Recently I did some work where we wanted to add a second ListView to a panel. We wanted to keep the ListView consistent with the look and feel of M3 ListViews but we were constrained with space on the panel, so I didn’t want the giant header we have in a normal ListView.
Normally, we’d just set up a new Style and use the BasedOn keyword to point us back to the M3 style. But well, JScripts don’t really lend themselves to XAML very well or so I thought! And to think I had spent so much time over the years trying to get this sort of thing working programmatically.
I stumbled across a the mention of that functions I’d normally explore on MSDN were depreciated and I should be looking at XamlReader (https://msdn.microsoft.com/en-us/library/system.windows.markup.xamlreader(v=vs.110).aspx) to create my styles so I did.
Over the years I’ve used a variety of methods to call things like PageDown from within my scripts, some more pretty than others.
You would think that in the Init() you can just call controller.PageDown() and all is good in the world.
var gDebug = null;
var gController = null;
var gContent = null;
public function Init(element: Object, args: Object, controller : Object, debug : Object)
gDebug = debug;
gController = controller;
gContent = controller.RenderEngine.Content;
And if you test with the Script tool within Smart Office it is…until you deploy it and then you get the “Duplicate request skipped” message in the logs 😦
I have a project that I am working on which involves the need to set the ListView filter fields.
Back when I was much younger and far more naïve 🙂 I would brute force my want to locate the control (https://potatoit.kiwi/2010/10/10/manipulating-smart-office-column-header-filter-values/). Years later I saw the light and stumbled across the fields but I didn’t ever get around to posting about it. Of course, I couldn’t remember where I had found the fields nor could I find a posting about it on my blog so I did some investigation.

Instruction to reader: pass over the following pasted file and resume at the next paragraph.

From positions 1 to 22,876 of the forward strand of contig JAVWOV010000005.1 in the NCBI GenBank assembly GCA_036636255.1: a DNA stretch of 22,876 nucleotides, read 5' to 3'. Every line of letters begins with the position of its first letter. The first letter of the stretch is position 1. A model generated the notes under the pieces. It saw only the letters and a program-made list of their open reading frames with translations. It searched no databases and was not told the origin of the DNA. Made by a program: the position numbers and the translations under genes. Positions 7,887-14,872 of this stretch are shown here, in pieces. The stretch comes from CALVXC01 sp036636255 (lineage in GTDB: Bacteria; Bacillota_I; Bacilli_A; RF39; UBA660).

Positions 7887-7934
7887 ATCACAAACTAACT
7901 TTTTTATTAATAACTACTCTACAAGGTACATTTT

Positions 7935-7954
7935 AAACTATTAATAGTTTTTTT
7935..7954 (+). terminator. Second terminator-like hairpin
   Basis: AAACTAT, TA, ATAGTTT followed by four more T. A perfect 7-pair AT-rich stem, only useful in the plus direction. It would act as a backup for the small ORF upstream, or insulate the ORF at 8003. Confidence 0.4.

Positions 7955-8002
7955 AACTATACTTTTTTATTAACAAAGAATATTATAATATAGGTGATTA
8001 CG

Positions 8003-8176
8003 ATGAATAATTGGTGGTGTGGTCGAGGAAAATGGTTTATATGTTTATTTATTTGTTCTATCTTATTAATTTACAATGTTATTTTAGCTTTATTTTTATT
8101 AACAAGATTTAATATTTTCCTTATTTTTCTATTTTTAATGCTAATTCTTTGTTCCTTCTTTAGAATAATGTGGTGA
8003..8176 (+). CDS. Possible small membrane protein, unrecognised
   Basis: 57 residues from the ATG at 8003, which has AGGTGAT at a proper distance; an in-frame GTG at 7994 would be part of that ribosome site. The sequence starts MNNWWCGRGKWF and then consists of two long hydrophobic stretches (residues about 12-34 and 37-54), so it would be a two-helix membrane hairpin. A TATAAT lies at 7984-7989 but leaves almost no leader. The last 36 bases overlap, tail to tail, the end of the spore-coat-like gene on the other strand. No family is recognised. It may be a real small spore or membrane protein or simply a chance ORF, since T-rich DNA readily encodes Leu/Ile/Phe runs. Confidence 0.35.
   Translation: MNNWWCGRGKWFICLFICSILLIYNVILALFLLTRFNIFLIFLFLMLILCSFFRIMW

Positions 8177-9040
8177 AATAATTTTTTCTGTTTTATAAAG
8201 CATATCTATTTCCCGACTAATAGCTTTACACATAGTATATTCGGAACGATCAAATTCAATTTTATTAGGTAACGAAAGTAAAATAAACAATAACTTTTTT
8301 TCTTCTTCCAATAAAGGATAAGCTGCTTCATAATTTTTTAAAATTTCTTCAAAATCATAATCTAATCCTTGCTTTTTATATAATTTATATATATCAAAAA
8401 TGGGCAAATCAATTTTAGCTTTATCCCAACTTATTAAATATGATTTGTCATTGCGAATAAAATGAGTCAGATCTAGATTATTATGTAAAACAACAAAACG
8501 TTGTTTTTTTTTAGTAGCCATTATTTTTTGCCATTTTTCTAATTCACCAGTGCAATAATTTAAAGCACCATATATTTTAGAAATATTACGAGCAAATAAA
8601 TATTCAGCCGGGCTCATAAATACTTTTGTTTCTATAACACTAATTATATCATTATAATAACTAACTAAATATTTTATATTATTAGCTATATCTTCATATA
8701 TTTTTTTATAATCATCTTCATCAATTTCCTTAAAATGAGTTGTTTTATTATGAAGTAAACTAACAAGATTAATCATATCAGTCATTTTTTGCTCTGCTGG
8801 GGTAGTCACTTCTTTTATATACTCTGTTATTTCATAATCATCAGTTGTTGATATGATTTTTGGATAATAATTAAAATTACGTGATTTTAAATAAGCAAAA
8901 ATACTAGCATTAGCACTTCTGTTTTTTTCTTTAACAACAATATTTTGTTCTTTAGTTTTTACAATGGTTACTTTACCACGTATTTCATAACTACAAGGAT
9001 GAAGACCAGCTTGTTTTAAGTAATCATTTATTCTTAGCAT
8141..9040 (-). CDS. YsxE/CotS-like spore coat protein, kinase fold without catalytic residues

I also wrote some code around exploring what I thought was the appropriate field list and expanded that as it became more apparent that I was on the right track, until finally I wrote some functions to test that I would actually use.
Another heads up. In 13.4 a bulk load API was introduced – so instead of having to send single transactions in a REST call, we can send multiple transactions.
KB: 1831472 “M3 Foundation Integration Guide for Developers” has an attached document that discusses the bulk load APIs (and some interesting other tidbits) and some example Java code.
Enterprise Search – the much lauded but often horribly misunderstood ‘google for M3’. I thought I had penned a post around IES and some fantastic information I had been provided via support by one of Infors staff when trying to track down why IES was not returning the results I had expected, but though started, it never got finished.
Roll on to this morning where I got an email informing me that there was a new document (KB: 1687355) on M3 Search examples, this is a PowerPoint with a lot of fantastic detail! Kudos Infor! Thank you Magnus for the heads up!
Link below for convenience:
Recently I was asked about Disaster Recovery and M3. And though I haven’t really embarked on discovery of how companies handle M3 and DR I do hear people say they struggle with the changing of IP Addresses.
Which prompts a, huh? Why are we talking about changing IP Addresses?